There were no radishes to be seen.

I was craving a radish.

There were waffles, bacon, cream puffs, macaroni and cheese, walking tacos, German potato salad, brats and ice cream devoured at graduation parties I'd attended. I joke that the invitations should include a menu so that attendees could plan their eating day.

June is the time of the year when most of the world seems to be covered in mints and pulled pork.

My wife and I were fortunate enough to have been invited to a good number of graduation parties this year. We'd known the young folks for a long time and they reminded us that time passes at a speed surpassing posted limits.

It was enjoyable visiting with young people losing their home field advantage as they went from being seniors to lacking seniority in the time taken to affix one signature to a diploma. I marveled at the multitudinous of their accomplishments, knowing that the scoreboard never captures the game.

They are getting older. That club offers a lifetime membership and requires lifelong learning. Shakespeare suggested that human knowledge is limited when he had Hamlet saying this to Horatio: "There are more things in heaven and earth, Horatio, than are dreamt of in your philosophy."

Hamlet knew these recent graduates are climbing mountains and hoping to persist long enough to one day be over the hill. According to the U.S. Geological Survey, there is no official difference between a mountain and a hill. The U.S. Board on Geographic Names once stated that the difference between a hill and a mountain in the U.S. was that a mountain rises at least 1,000 feet above its surrounding area, but this was abandoned in the 1970s.

I read the "Chilkat Valley News," a newspaper from Haines, Alaska. It has a "Looking Back" column that highlights interesting and informative happenings from the past. A recent entry displayed events from 50 years ago. The class valedictorian of Haines High School had received a subscription to "Reader's Digest." That's a fine gift, but here's a better one. Jim Valvano, the late basketball coach, said, "My father gave me the greatest gift anyone could give another person, he believed in me."

I hugged graduates and wished them enough. They hadn't yet learned that talking about the weather is a competitive sport, so we discussed other things. I didn't give them any advice. They get plenty of that. I'd be flapping my lips in vain. Unsolicited is by far the most common form of advice. Whenever I feel the urge to offer unsolicited advice, I think about the film “The Graduate,” when Benjamin Braddock, played by Dustin Hoffman, is at a party for his graduation from college. A friend of his parents takes Ben aside and gives one word of advice — “plastics.”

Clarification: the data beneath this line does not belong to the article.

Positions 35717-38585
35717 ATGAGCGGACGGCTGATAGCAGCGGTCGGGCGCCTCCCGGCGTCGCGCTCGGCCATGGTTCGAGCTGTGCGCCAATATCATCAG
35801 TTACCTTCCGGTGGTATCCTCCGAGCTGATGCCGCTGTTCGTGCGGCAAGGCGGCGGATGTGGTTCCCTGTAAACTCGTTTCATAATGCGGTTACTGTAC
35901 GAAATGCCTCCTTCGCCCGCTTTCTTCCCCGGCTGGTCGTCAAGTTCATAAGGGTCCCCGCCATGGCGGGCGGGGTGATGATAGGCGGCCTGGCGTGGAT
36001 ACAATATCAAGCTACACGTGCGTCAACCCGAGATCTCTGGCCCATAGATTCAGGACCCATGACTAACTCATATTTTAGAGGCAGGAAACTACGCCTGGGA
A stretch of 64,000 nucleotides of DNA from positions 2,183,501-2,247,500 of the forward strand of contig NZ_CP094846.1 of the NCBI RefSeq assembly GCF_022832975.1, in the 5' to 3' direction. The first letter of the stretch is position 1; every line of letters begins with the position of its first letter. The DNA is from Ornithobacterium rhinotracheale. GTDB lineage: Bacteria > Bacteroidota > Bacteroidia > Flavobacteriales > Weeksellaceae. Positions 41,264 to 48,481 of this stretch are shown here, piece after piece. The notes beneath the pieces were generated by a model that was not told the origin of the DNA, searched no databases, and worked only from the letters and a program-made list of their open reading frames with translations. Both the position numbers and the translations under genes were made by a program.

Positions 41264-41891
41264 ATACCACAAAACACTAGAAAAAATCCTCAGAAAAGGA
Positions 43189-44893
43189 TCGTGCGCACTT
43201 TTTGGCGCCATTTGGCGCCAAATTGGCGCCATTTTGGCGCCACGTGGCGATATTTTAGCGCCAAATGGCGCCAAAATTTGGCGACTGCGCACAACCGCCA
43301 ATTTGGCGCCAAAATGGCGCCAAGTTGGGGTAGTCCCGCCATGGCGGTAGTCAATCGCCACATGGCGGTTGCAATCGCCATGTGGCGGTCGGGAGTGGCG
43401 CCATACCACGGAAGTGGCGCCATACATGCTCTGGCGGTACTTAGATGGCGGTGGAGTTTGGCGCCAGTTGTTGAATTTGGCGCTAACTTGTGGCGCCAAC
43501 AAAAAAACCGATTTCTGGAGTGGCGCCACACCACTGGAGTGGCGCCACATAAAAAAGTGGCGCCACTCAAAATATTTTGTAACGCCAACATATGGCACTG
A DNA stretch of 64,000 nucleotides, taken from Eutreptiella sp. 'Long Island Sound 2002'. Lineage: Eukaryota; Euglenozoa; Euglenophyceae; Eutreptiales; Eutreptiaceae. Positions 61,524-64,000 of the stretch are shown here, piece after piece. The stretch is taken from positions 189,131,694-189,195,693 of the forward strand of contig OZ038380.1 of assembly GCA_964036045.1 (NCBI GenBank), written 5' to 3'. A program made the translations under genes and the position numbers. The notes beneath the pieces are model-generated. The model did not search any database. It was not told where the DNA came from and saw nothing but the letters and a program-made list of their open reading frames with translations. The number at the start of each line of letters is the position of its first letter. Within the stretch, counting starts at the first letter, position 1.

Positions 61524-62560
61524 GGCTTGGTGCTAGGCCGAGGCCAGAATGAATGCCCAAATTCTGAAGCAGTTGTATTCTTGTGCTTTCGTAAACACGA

I'd love to be able to give helpful advice like that offered by the writer Ilene Beckerman, "If you have to stand on your head to make somebody happy, all you can expect is a big headache."

My best advice would be, "Enjoy just one more."

Preseason football practice occurred when it was too hot, too humid and too early. We had to run up Heartless Hill near the field. If a hill has a nickname, it's usually notorious. It didn't look like much of a hill until you climbed it while burdened with your weight in sweat and wearing full pads. Some opposing teams wore helmets during this exercise, but our coach claimed our heads were harder than any helmet. Sometimes we carried a teammate up that hill — a primitive form of transportation.

Lungs were scorched as I ran up that hill repeatedly. It was like climbing out of the Grand Canyon. We all ran. We were football players. If we couldn't defeat that hill, who could we beat? As I trudged up and down, I often wondered, "How many more?"

Our coach had the vile habit of saying, "Just one more."

Whether it was laps around the field or scrambling up Heartless Hill, just when I thought I was finished, I'd hear him say, "Just one more."

"What are you going to be when you grow up?" I heard a clever adult ask a new graduate.

I don’t know what I want to be when I grow up. For now, I want just one more. Just one more minute, hour, day, month, year, laugh, chance, grad party or one more radish that needs eating.

This is a great time to be alive. Onward and upward. Excelsior!

Al Batt is a writer, speaker, storyteller and humorist from rural Hartland, Minnesota. He can be reached at

Reach Regional Managing Editor Suzanne Rook at 507-333-3134. Follow her on Twitter @rooksuzy

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